This post is a little off topic, but I thought it might give you a better idea of who the crazy person is behind Hidden Grins.
I grew up on the outskirts of town in Eastern Pennsylvania. By "town" I mean a general area where a handful of people dwell. Not the smallest, but don't blink when driving through it or you'll miss it.
My mom and gram ALWAYS cooked and baked, and almost always improvised. So much so that my mom's steaks would be done when the smoke alarm went off..I really try not to repeat that though..
I have many, MANY interests and of course one of my favorites is cooking. Well, baking mostly, but cooking comes in second. I love trying new recipes, so tonight I gave etouffee a whirl. A southern friend of mine described it once as "a bunch of stuff in a pot"...can't go wrong with that, right?
So I started with some olive oil in a big pot over medium-high heat.
While that was heating up, I chopped 4 stalks of celery, 1 big onion, 1 bell pepper and 4 cloves of garlic.
Next, I added about 1 pound of boneless, skinless chicken thighs to the pot and cooked those for about 5 minutes per side, just until they're browned a bit. Don't forget to season those with salt and pepper!
Once those were done, I set them aside on a plate and, with 1/4 cup of chicken drippings or oil (add or take away as needed), add 1/2 cup plus 2 tablespoons of flour. This makes the roux to thicken the etouffee to a stewy goodness. Let the flour cook some until it's golden and a little nutty smelling.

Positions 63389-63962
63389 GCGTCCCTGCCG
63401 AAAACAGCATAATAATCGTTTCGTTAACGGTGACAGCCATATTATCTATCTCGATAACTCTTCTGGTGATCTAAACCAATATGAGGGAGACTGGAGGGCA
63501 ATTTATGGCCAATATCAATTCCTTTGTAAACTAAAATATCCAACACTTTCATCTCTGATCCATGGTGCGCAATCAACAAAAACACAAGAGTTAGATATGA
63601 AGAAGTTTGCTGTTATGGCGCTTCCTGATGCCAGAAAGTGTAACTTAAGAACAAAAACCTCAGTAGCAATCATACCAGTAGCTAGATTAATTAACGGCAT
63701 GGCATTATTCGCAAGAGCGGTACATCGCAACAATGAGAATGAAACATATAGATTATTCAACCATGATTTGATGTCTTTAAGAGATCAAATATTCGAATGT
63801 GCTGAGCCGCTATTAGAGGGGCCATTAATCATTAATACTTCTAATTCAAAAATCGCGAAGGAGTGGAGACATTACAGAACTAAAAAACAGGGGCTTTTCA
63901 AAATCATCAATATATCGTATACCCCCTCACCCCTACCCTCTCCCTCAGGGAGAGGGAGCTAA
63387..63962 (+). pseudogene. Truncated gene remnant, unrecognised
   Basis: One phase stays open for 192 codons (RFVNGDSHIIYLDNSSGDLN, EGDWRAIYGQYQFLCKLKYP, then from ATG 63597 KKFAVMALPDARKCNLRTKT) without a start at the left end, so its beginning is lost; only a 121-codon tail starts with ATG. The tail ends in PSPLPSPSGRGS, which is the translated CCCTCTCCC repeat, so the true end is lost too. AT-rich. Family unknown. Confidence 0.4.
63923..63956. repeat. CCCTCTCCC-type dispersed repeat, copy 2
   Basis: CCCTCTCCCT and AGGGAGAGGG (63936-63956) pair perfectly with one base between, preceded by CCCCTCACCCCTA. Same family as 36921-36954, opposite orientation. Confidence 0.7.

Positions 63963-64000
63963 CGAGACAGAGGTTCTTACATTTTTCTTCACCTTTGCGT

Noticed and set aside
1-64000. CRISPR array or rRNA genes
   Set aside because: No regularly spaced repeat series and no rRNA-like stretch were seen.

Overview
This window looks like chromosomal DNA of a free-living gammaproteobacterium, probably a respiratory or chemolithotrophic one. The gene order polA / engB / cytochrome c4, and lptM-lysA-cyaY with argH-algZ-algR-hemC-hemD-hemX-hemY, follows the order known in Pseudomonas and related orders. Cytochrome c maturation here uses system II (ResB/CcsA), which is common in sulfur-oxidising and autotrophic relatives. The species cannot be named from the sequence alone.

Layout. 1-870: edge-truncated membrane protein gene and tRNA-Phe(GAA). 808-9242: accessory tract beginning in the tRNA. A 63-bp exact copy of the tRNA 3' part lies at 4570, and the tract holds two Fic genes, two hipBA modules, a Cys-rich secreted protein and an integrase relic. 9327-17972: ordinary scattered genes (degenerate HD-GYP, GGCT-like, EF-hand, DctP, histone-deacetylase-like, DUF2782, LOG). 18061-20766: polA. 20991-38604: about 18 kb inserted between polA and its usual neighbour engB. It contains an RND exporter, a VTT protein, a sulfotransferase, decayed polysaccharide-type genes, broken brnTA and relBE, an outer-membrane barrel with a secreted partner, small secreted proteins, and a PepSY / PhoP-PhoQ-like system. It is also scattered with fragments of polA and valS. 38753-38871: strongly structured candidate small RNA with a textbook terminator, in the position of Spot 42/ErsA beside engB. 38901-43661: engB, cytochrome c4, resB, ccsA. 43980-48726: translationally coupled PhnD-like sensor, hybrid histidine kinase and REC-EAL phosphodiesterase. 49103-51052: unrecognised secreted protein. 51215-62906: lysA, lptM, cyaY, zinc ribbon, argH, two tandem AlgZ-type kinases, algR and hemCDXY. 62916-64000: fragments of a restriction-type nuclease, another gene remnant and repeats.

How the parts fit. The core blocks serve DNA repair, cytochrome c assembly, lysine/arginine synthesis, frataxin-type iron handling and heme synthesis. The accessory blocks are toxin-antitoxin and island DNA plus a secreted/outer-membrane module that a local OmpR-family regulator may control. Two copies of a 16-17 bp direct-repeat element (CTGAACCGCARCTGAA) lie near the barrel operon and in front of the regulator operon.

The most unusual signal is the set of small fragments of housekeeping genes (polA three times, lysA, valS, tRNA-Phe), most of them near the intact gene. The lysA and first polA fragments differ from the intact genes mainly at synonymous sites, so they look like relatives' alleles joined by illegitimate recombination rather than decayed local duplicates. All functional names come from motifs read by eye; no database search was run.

Time for the veggies! Throw the celery, onion, pepper and garlic in there and stir it around. Also, add some cayenne to taste. Let that cook until the veggies are tender.
Then, pour in 4 cups of chicken broth and give that a good whisk. Put the chicken and 1 pound of chopped or sliced smoked sausage in there and let it simmer until the chicken is fully cooked, about 25 minutes.
Once your 25 minutes are up, fish the chicken pieces out and either shred or chop them, whichever you prefer. Return the chicken to the pot, add 2 pounds of peeled and deveined shrimp and 2 tablespoons of dry sherry. The sherry added a ton of flavor and aroma to this, I wouldn't skip it.
Let that cook for about 3 minutes or just until the shrimp turn pink. Season with salt and pepper and you're done!
Now, I was going to make some plain ol' rice to go along with this. I love plain rice, but I saw another recipe for toasted rice, and that sounded WAY better...
Just melt 4 tablespoons of butter in a small pot over medium-high heat. Stir in 2 cups of rice, 1 teaspoon of salt and 1/2 teaspoon of pepper.
Cook the rice until it's golden brown (not Cajun style like mine was!) Add 2 cups each of chicken broth and water and bring that to a simmer. Then cover it and turn the heat down to low for 15 minutes. Take it off the heat and let it sit for 5 minutes. Then, fluff it with a fork and stir in some chopped green onions and fresh parsley.
Done! And was it ever delicious. The original recipe used andouille, but I'm not really a fan of it so I subbed the smoked sausage.
The original rice recipe used converted long-grain rice, which I don't have, so I figured regular white rice would do. Both recipes can be found here -
And the best part of the evening was my wonderful husband doing the dishes. Love that man!